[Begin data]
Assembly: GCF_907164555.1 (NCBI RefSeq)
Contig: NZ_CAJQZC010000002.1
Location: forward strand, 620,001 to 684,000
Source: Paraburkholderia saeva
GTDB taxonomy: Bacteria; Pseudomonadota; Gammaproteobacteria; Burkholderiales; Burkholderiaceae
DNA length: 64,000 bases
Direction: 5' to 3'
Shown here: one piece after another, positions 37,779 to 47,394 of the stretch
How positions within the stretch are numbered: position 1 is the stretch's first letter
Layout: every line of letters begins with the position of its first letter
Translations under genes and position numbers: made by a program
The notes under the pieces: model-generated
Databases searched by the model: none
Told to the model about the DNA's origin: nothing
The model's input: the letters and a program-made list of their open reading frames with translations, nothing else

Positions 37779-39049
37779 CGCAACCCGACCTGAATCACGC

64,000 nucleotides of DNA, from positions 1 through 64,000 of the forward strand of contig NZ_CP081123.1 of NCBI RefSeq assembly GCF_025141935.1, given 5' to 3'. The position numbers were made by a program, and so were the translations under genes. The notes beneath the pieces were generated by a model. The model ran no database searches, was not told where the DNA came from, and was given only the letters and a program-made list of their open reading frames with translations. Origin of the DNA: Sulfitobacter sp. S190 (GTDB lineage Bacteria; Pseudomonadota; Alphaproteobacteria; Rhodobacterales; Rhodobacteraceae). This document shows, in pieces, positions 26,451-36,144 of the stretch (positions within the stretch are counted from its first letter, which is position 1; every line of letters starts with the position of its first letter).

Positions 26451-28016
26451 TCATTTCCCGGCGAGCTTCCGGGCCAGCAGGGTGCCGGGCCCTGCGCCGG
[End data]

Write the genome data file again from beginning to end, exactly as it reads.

Assembly: GCF_907164555.1 (NCBI RefSeq)
Contig: NZ_CAJQZC010000002.1
Location: forward strand, 620,001 to 684,000
Source: Paraburkholderia saeva
GTDB taxonomy: Bacteria; Pseudomonadota; Gammaproteobacteria; Burkholderiales; Burkholderiaceae
DNA length: 64,000 bases
Direction: 5' to 3'
Shown here: one piece after another, positions 37,779 to 47,394 of the stretch
How positions within the stretch are numbered: position 1 is the stretch's first letter
Layout: every line of letters begins with the position of its first letter
Translations under genes and position numbers: made by a program
The notes under the pieces: model-generated
Databases searched by the model: none
Told to the model about the DNA's origin: nothing
The model's input: the letters and a program-made list of their open reading frames with translations, nothing else

Positions 37779-39049
37779 CGCAACCCGACCTGAATCACGC

64,000 nucleotides of DNA, from positions 1 through 64,000 of the forward strand of contig NZ_CP081123.1 of NCBI RefSeq assembly GCF_025141935.1, given 5' to 3'. The position numbers were made by a program, and so were the translations under genes. The notes beneath the pieces were generated by a model. The model ran no database searches, was not told where the DNA came from, and was given only the letters and a program-made list of their open reading frames with translations. Origin of the DNA: Sulfitobacter sp. S190 (GTDB lineage Bacteria; Pseudomonadota; Alphaproteobacteria; Rhodobacterales; Rhodobacteraceae). This document shows, in pieces, positions 26,451-36,144 of the stretch (positions within the stretch are counted from its first letter, which is position 1; every line of letters starts with the position of its first letter).

Positions 26451-28016
26451 TCATTTCCCGGCGAGCTTCCGGGCCAGCAGGGTGCCGGGCCCTGCGCCGG